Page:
Flu in Older Adults: Symptoms, Treatments, and Complications

It is essential to take into account that the flu in older adults is more dangerous than in other ages. Likewise, the manifestations are different. Therefore, many times the signs of the disease are not recognized until it is late.

Influenza in older adults is more serious due to two factors: the aging of the immune system and the decrease in the physiological reserve. The latter is the possibility that the body has to work at its maximum capacity.

It is estimated that between 75 and 90% of deaths from influenza occur in this population. Experts believe that the cause of the associated mortality is not the spread of the virus, but the inflammatory response of the body.

What are the common symptoms of the flu?

It is very important to know that flu symptoms in older adults may differ from usual. Less than half of the elderly have common manifestations, such as fever, sore throat, or cough.

It has been established that the most common is that, initially, there is only fatigue and slight loss of appetite. Weakness, dizziness, mental confusion, and delirium are also experienced.

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Severe symptoms

Sometimes severe flu symptoms occur in older adults. These manifestations indicate the need to seek medical help:

  • Feeling short of breath or trouble breathing.
  • Pressure or pain in the chest and abdomen.
  • Drowsiness and difficulty waking up
  • Confusion and problems with self-care.
  • Absence of urine or anuria.
  • Disease aggravation pre-existing chronic.

The flu in older adults manifests itself with signs that are not the usual ones, such as tiredness and lack of strength.

Possible Complications of the Flu in Older Adults

The immune system's response to a virus is carried out through white blood cells. Nevertheless, they can promote aggressive inflammatory responses and damage lung tissue. The latter occurs when there is flu in older adults.

Some of the associated complications are ear or sinus infections. Other more serious are inflammation of the brain, heart or muscles. Likewise, multi-organ failure or exacerbation of previous diseases, such as asthma.

It is relatively common for the flu in older adults to cause bronchitis and pneumonia. Bronchitis is an inflammation of the lining of the bronchi and its main symptoms are the following:

  • Coughing up mucus yellow, green or gray.
  • Difficulty breathing or dyspnea.
  • Fever with fatigue and myalgia.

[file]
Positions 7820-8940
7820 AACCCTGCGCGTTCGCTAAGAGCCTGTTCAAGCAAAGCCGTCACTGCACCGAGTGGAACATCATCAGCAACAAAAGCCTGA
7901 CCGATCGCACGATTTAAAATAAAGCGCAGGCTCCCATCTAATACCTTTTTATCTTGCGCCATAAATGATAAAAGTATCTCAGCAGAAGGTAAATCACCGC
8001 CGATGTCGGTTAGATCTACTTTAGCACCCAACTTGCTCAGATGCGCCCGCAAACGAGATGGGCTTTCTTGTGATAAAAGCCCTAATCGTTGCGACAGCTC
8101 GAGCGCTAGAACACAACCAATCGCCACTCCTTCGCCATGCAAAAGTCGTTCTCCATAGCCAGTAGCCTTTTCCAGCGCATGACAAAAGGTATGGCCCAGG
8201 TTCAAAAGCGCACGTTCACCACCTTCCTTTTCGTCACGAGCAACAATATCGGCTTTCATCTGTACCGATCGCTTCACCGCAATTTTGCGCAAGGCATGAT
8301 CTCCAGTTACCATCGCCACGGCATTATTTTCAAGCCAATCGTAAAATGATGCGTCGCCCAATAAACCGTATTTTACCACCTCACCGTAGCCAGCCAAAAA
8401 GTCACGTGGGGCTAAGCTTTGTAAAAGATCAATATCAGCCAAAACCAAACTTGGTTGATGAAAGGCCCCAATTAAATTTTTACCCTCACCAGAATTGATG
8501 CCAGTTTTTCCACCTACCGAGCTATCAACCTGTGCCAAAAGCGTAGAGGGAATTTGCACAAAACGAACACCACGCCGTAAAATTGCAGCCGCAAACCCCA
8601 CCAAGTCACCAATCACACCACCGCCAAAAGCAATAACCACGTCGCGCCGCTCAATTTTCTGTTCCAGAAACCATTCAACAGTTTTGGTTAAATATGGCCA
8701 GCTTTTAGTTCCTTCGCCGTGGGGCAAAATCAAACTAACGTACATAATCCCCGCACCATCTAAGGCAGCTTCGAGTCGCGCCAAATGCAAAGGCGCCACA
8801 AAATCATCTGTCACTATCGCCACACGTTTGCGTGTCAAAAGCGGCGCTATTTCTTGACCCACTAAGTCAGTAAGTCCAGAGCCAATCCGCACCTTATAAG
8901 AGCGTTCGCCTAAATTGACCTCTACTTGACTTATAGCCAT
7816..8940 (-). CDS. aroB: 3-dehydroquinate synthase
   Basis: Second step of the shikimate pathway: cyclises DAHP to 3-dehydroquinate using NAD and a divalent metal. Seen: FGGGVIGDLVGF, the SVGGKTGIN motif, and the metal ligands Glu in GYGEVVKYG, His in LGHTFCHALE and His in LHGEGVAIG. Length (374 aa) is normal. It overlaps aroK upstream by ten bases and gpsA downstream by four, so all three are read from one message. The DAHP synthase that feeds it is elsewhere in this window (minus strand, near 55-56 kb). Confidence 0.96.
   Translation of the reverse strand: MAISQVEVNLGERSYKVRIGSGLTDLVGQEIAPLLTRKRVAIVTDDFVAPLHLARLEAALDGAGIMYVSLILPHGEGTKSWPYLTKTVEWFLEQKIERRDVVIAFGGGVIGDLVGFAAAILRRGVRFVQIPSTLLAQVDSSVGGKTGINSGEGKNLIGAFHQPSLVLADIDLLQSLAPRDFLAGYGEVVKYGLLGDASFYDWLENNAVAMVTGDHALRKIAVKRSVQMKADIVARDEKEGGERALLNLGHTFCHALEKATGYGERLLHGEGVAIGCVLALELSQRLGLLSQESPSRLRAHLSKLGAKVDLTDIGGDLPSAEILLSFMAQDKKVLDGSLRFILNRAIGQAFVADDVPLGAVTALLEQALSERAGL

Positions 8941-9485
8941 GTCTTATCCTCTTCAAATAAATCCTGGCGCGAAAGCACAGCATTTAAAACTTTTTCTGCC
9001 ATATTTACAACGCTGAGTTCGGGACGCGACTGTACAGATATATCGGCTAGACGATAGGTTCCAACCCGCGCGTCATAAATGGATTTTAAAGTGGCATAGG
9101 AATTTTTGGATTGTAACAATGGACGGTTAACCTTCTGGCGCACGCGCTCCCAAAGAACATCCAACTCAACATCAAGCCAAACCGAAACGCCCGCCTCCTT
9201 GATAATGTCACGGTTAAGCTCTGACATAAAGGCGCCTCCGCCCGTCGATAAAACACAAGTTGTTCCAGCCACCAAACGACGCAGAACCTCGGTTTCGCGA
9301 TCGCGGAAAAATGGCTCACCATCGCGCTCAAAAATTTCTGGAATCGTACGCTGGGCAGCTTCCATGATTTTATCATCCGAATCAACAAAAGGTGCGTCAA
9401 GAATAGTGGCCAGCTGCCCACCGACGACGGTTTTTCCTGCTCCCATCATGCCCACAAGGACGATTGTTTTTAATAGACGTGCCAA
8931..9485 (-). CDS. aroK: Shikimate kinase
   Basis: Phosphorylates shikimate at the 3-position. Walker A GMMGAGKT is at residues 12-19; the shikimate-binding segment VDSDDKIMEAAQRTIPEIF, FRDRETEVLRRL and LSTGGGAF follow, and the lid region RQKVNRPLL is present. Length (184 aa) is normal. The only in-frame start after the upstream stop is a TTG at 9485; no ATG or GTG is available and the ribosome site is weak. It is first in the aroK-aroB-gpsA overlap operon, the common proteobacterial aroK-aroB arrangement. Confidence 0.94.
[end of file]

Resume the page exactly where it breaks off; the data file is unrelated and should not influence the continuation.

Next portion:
Pneumonia, meanwhile, is inflammation of the alveoli of one or both lungs. It causes a severe cough, shortness of breath, and chest pains. In older adults, it could cause the temperature to drop and cause confusion, nausea, and vomiting.

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How can the flu be treated in older adults?

Ideally, the flu in older adults start treatment within 48 hours of the first symptoms. This is how true clinical benefit is achieved. However, after that time, an approach is also possible and must be carried out according to the protocols.

There is currently no cure for the flu. Antiviral treatment is done with drugs that aim to reduce symptoms and prevent aggravation.

It is convenient to rest and hydrate well. With good care, the symptoms should go away completely in a week or two. If the signs are very severe it is important to consult a doctor.

Prevention and recommendations

Immunization for the flu is indicated for older adults every winter season.

The best way to prevent the flu in older adults is with the flu vaccine.. Anyone over 65 should apply it once a year. This immunization reduces the risk of contracting the pathology and its serious forms.

In addition to vaccination, other measures that can help include the following:

  • Avoid crowded places, especially if it is in a season in which there are many infections.
  • Wash your hands regularly for the whole day. Do not touch your eyes, mouth, or nose with your hands.
  • Maintain a healthy diet that strengthens the immune system and engage in regular physical activity. Also stay hydrated.
  • Disinfect surfaces in the home on a regular basis.
  • Get the pneumococcal vaccine, according to medical indication.

Flu in older adults is serious and dangerous

After age 65, it is very important to take better care of yourself and prevent the flu in every way possible. Biosecurity measures should be a daily practice, that they become almost automatic on a regular basis.

It is necessary to adopt a proactive attitude to the suspicion of influenza in older adults. It is best not to miss the first symptoms and seek medical help, even before you have flu test results. This could save the life of the patient.